The Best Beaches for Shelling

Some of the best shelling beaches in the country can be found in Florida, especially along the Gulf Coast. And while Alabama beaches aren’t known for their seashells, there are still treasures to be found, if you know where – and when – to look. Following are some of the best spots to find shells and other treasures from the sea, such as sea glass and driftwood:

– Alabama Gulf Coast. It’s more a matter of timing than it is location when it comes to shelling in Gulf Shores and Orange Beach. The best times to find shells, most of which tend to be smaller species, are at low tide and after a storm. In Orange Beach, the area around Alabama Point is sometimes a good spot to find several different kinds of scallops, tellins, arks, and sand dollars. Some beachcombers recommend the quieter beaches of the Fort Morgan Peninsula and Dauphin Island as the best spots to find shells.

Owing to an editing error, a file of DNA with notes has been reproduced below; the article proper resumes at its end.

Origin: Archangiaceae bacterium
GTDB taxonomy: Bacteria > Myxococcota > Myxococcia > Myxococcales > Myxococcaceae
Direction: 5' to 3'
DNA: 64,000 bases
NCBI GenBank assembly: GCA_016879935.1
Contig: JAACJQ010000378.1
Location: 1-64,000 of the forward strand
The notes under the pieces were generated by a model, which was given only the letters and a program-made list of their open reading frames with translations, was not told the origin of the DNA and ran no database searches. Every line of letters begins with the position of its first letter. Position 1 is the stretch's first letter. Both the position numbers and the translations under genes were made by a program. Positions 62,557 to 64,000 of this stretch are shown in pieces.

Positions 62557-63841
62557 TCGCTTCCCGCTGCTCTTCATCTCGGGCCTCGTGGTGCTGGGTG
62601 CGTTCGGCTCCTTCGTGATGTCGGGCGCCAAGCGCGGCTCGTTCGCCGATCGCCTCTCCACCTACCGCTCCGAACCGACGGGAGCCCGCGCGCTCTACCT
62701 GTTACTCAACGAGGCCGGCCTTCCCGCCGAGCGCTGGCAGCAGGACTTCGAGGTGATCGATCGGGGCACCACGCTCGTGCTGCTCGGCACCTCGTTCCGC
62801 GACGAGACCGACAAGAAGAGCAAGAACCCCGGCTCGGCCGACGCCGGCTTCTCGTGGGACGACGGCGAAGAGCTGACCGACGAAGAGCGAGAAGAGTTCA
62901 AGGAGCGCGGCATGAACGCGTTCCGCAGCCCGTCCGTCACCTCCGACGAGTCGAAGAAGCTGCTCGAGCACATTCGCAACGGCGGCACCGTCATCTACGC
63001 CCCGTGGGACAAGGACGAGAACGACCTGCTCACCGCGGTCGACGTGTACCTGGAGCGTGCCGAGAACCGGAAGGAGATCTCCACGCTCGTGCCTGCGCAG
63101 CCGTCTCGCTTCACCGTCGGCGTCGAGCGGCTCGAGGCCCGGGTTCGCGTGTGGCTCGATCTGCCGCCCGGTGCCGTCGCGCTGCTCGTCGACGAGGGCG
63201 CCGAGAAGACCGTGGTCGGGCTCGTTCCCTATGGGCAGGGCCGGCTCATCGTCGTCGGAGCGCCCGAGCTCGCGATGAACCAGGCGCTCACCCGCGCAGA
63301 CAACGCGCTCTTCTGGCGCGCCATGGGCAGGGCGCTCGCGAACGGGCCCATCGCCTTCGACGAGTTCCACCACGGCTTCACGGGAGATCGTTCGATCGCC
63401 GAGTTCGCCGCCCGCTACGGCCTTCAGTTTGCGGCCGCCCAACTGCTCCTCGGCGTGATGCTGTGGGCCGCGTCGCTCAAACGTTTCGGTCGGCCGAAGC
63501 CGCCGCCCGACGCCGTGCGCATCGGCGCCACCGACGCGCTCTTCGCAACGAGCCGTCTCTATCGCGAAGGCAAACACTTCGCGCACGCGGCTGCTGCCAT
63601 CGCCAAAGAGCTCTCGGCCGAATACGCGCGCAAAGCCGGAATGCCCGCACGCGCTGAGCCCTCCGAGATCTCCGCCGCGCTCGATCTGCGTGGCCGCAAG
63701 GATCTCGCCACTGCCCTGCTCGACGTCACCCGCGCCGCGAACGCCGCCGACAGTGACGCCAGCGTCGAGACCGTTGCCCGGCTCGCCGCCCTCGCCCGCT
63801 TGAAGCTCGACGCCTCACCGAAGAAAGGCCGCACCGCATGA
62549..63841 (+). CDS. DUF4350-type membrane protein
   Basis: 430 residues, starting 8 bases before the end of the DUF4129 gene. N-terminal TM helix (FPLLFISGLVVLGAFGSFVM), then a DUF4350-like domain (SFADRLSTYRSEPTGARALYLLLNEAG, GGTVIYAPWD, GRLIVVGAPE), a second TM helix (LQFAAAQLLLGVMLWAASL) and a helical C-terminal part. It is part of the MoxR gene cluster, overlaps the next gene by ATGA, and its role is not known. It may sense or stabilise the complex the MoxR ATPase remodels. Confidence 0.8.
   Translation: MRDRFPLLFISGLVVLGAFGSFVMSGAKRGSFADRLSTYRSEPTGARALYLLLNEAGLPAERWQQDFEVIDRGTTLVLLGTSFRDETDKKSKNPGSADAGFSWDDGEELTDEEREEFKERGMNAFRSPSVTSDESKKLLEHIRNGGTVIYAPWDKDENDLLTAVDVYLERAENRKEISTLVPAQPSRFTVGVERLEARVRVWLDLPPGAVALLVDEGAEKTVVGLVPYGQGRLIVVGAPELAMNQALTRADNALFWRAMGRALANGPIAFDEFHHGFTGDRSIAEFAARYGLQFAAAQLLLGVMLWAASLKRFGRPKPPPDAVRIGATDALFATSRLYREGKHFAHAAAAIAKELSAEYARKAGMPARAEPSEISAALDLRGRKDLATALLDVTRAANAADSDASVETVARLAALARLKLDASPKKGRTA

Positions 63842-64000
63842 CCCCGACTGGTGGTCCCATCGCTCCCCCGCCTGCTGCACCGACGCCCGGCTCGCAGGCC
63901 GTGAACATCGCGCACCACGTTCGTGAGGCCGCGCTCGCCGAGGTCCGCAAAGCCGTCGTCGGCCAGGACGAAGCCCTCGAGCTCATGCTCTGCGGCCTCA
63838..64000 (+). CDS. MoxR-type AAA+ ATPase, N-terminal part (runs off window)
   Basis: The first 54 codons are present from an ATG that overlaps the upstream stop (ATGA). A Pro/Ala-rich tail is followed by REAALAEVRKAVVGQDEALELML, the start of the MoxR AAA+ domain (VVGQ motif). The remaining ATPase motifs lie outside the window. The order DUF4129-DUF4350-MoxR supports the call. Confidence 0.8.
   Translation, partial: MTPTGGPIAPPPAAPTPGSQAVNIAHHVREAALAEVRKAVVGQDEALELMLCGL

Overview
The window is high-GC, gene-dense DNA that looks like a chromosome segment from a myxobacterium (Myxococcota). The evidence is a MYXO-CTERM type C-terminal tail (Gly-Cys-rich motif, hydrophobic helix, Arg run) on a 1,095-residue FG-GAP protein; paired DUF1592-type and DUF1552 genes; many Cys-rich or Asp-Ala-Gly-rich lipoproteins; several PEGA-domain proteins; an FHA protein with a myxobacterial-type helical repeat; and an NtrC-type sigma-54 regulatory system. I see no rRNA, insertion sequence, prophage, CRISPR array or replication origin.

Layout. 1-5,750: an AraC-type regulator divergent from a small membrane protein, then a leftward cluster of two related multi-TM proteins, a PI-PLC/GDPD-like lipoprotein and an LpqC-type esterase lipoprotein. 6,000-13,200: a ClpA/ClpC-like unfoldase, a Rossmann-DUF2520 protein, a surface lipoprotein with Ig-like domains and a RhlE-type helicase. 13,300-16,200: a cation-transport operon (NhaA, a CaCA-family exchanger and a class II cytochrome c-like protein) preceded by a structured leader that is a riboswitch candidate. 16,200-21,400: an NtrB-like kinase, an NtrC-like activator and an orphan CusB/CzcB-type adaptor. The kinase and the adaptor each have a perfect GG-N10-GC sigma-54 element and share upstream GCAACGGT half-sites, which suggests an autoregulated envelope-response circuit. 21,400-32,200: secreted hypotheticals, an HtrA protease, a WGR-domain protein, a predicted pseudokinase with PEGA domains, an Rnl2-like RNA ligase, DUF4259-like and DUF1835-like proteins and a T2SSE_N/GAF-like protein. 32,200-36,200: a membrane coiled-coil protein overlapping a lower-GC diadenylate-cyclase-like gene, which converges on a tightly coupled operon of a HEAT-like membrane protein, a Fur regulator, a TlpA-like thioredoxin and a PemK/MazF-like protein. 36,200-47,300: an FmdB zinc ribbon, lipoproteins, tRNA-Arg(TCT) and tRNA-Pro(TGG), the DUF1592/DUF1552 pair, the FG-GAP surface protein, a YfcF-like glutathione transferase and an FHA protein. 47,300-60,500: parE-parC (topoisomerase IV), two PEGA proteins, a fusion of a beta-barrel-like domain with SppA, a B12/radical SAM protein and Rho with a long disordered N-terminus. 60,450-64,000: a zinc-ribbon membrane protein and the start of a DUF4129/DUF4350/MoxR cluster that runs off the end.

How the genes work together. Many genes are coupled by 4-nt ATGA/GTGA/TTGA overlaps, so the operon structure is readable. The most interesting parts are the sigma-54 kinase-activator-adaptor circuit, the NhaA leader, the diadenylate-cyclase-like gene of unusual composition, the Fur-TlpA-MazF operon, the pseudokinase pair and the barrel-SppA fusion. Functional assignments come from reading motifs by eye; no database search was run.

– Anna Maria Island. Sixty percent of the land on this seven-mile-long barrier island, which lies between the Gulf of Mexico and Tampa Bay, is open beach, so there are lots of spots for shelling. And while there are no buildings more than three stories tall in this tiny tropical paradise, there are plenty of shops, restaurants, art galleries, and other things to do, plus vacation rental choices that range from beachfront condos to villas with private pools. Learn more about vacationing in Anna Maria Island.

– Caladesi Island State Park. Located near Dunedin, Florida, Caladesi Island can be reached only by boat or ferry, so it’s never crowded. In addition to great shelling, park activities include fishing, swimming, camping, picnicking, hiking, and boating. There are also restrooms and a concession stand that serves food.